Dear Stuart,

A few Fridays ago, I entered the kitchen at my workplace to get some water. I was met by a glorious tray of brownies, cookies, and other baked goods. As I scanned the tray, ready to smash my face into the never-ending array of chocolatey goodness, a coworker walked in holding a bowl of dip and a tray of fruit.

“Looks good, doesn’t it!” she exclaimed.
“Yes,” I replied, “is it for…”

(Acceptable answers would have been:
a) you
b) a diabetic who probably won’t enjoy it… so why don’t you take it?)

“We’ve hired a few new people. After their training, they’re coming through here. The food is for them.”

Her betrayal stung. I’ve been hurt before, but never like this. Tears welled up in my eyes. I tried to speak but my throat had gone dry. My coworker looked at me, puzzled. Then she told me that she was going to go get some paper plates and napkins and that she would be back in a few minutes.

I looked over at the tray of baking. I’d like to pretend that I spent time considering whether I should take some of the food, or at least tried to rationalize why I deserved to have some, but I didn’t even do that. I picked up a brownie and started eating. I was three brownies deep when I heard a voice. It was my coworker. And she wasn’t alone. She was with the new hires.

I started to panic. What were they doing back already? I had half a brownie in my hand, the other half in my mouth. Both were evidence, so I did what anyone would have done. I threw the half-eaten brownie into the bowl of dip. Then I spit what was in my mouth into the bowl as well. Probably I could have just swallowed what was in my mouth, but I didn’t. The mind works in mysterious ways.

I had just finished smoothing the dip so that it completely covered the brownie when the new people and some of my other coworkers walked in. I walked cautiously to the corner of the room and watched them as they mingled around the food table. After a few minutes, one went for the dip. A bead of sweat formed on my brow. The dipper’s carrot emerged and I was relieved to see that it was chocolate-free. I waited a few more minutes, then figured sufficient time had passed such that I could leave without looking too suspicious.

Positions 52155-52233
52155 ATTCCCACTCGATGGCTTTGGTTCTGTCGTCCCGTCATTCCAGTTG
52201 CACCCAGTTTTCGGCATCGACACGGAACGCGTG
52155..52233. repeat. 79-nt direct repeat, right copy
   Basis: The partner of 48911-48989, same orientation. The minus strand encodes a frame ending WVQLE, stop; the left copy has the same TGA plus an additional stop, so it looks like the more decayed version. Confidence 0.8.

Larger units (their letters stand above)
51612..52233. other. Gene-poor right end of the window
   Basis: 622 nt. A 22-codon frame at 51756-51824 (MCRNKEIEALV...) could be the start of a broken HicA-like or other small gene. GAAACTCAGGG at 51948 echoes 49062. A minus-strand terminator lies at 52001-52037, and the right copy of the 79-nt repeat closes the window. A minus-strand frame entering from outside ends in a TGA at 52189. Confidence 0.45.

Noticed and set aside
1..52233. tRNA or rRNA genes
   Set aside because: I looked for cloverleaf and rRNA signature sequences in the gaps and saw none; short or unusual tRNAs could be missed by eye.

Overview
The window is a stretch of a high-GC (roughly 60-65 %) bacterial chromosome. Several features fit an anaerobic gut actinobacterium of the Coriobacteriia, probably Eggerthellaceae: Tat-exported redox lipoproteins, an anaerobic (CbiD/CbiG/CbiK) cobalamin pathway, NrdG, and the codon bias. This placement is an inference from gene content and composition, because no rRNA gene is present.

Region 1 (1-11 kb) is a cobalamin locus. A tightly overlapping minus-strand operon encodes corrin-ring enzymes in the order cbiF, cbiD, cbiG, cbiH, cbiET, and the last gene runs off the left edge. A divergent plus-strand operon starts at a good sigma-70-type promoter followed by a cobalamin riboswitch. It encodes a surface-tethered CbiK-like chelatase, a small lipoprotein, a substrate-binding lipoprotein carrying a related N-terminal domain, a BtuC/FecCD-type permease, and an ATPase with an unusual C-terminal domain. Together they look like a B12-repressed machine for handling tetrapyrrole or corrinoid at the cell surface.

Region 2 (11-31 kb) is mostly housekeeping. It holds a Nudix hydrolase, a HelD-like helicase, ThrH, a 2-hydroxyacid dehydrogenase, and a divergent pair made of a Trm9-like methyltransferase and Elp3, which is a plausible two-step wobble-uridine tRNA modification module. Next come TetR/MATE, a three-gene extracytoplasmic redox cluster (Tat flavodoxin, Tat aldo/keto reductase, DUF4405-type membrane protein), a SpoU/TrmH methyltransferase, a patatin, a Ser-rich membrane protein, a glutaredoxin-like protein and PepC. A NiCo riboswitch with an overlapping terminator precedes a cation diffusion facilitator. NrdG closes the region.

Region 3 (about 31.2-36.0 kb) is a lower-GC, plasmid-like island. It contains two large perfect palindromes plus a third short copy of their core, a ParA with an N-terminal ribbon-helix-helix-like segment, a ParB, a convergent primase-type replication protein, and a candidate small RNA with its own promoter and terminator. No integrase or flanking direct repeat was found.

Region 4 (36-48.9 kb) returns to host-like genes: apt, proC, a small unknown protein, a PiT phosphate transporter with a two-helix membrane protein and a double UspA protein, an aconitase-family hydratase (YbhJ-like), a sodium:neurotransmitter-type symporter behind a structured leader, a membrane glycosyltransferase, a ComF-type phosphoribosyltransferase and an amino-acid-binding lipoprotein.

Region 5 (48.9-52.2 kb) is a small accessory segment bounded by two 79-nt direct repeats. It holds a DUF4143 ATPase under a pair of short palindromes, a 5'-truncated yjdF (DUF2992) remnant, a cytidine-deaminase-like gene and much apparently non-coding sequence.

That’s a lie. I was actually waiting around to try to steal one last cookie, but my attempts were repeatedly thwarted by an over-friendly man standing between me and the tray.

But just as I was about to leave, it happened.

“What’s this brown thing in the dip?” a stocky blonde asked.

A few people gathered around. One poked at it with a celery stick.

“I don’t know,” he said, “is it some sort of root vegetable?”

“It looks like chocolate.”

A man started fishing it out with a fork.

“Look, there are a bunch of little chunks too… they look more… melty though.”

They had also found the mouth brownie. I turned around and saw my coworker looking at me. I needed an out.

“Oh man, looks like whoever made this dip didn’t finish mixing it. It’s supposed to be a yogurt-chocolate mix,” I said as I picked up a fork and started to stir. Everyone looked confused. “Yup, that yogurt-chocolate dip you know… that people eat… because it’s a regular dip” I added, to make it more believable. I finished stirring. There were now visible brownie chunks everywhere in the dip. I exclaimed that it was looking as it should and quickly exited the room.

When I went back into the kitchen at the end of the day, half of the dip was gone. I congratulated myself on my new yogurt-chocolate dip recipe and went home.

The next day was the worst day of my life. I had caught both the plague and malaria. Or so it felt. Maybe I just had the flu. In any case, I spent the day at home, keeled over in the corner of my room. A couple of days later, I was back at work. But nobody else was. I asked one of the few who was wandering around where everyone was.

“There’s a really bad flu going around,” he told me.

And that, Stuart, is the story of how I tried to eat a brownie but ended up transmitting the Black Death.

Best,

Heather

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